HAWAII AT WORK
CINDY ELLEN RUSSELL /
Esther Aweau will celebrate next month her 35th year as an employee of TheBus. She works a split shift each day driving three different routes that together take her practically all around the island, except for West Oahu. "I love my job," she said last week. Above, Aweau flashed a "shaka" sign.
Enjoying the journey
Esther Aweau helped pave the way for women as one of the first female drivers for TheBus
Esther Aweau has been driving the "Circle Island" bus route around Oahu almost every day for the past 15 years, and she has yet to get tired of it.
Title: Bus operator
Job: Drives a 40-foot, 42-seat passenger bus for Oahu Transit Services Inc.
"I love driving the Circle Island" Aweau said last week about her daily drives for Oahu Transit Services Inc.
, operator of TheBus.
The Circle Island route takes her from Mililani to Ala Moana, then over the Pali to the North Shore, then back to Ala Moana via Wahiawa.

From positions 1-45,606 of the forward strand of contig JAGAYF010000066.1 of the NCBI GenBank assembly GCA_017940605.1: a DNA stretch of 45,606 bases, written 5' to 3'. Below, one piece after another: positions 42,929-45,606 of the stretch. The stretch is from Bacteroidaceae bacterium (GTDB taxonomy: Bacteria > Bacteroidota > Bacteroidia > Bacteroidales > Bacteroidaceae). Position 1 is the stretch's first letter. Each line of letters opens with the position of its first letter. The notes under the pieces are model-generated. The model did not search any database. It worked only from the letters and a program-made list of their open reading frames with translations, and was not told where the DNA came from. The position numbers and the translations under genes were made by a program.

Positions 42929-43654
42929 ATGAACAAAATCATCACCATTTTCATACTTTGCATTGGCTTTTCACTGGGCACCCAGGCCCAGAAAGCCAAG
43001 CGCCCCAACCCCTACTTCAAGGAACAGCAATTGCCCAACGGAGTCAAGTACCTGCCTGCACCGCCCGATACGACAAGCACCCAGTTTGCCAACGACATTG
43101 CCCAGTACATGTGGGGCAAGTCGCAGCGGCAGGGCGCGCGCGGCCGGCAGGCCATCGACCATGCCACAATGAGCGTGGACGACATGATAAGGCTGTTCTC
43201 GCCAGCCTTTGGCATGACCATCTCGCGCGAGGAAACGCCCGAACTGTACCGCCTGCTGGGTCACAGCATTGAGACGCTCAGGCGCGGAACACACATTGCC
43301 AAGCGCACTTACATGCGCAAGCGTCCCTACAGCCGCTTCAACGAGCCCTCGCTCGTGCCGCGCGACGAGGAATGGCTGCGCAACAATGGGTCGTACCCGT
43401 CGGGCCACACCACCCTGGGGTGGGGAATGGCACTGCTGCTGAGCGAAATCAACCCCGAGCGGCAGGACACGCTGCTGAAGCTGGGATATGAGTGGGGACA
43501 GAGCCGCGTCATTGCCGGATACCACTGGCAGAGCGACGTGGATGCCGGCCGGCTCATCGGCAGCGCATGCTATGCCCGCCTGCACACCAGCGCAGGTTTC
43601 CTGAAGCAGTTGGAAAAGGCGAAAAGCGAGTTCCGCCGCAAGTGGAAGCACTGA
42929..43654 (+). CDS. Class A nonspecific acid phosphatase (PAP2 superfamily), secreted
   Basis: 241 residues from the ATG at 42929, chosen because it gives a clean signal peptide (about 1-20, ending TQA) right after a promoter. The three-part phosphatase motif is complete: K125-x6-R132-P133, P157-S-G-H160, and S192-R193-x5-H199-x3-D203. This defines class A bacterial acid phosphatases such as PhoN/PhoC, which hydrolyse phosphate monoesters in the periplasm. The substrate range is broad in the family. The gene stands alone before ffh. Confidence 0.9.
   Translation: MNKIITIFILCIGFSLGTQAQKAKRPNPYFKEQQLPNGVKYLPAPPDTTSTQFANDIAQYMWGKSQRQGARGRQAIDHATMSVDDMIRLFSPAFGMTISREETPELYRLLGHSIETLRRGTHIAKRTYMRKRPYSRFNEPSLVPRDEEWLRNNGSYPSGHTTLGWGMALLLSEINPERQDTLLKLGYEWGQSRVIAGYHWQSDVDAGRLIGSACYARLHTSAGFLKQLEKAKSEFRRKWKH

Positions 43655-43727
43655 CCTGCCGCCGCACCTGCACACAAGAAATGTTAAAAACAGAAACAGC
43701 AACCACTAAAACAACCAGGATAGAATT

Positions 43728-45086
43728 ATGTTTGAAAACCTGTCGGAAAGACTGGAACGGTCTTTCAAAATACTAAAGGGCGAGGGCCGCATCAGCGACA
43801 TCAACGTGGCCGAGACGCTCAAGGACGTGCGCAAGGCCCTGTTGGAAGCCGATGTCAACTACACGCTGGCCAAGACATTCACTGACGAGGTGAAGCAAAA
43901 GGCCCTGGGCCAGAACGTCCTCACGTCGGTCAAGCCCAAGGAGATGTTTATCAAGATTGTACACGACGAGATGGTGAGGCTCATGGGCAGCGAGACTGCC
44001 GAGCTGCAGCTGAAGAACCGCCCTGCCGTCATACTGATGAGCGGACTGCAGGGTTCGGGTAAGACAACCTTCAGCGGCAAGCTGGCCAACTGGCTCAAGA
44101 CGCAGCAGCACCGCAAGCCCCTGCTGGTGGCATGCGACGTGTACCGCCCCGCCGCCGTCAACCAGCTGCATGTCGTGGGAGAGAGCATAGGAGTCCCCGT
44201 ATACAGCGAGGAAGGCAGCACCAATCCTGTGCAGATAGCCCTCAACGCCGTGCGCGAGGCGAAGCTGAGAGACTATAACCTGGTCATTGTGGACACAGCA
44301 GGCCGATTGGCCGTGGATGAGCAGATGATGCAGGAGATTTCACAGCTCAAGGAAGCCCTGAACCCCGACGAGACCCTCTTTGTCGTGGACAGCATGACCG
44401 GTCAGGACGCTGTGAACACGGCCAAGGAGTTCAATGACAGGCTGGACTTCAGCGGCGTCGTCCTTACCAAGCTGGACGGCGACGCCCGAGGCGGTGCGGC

"I love driving out there," she said. "I love the weather, the scenery, and I get to meet people from all over the world."
Aweau also has a morning route from Aiea to the University of Hawaii and back, then another, at the end of the day, from Ala Moana to Kahaluu, then back to Pearl City, where she starts her day.
Aweau joined TheBus 35 years ago next month. She applied for the job of driver while still working at the Dole pineapple cannery in Iwilei, where she drove forklifts and other heavy equipment -- a fact that impressed her future bosses at TheBus.
Her motive in switching jobs, she said, was to make more money, as in those days bus driving was predominantly a man's job, and "men made more money," she said.
Indeed, her salary almost quadrupled upon switching to TheBus, where she was one of the first 10 women hired by the company to be drivers.
A decade later, she paved the way for women again by becoming the company's first female driving instructor, which she did for the next 15 years.
A self-described "people person," Aweau participates every year in the Aloha Week Parade, usually as a pa'u rider. One year she was the parade's pa'u rider queen.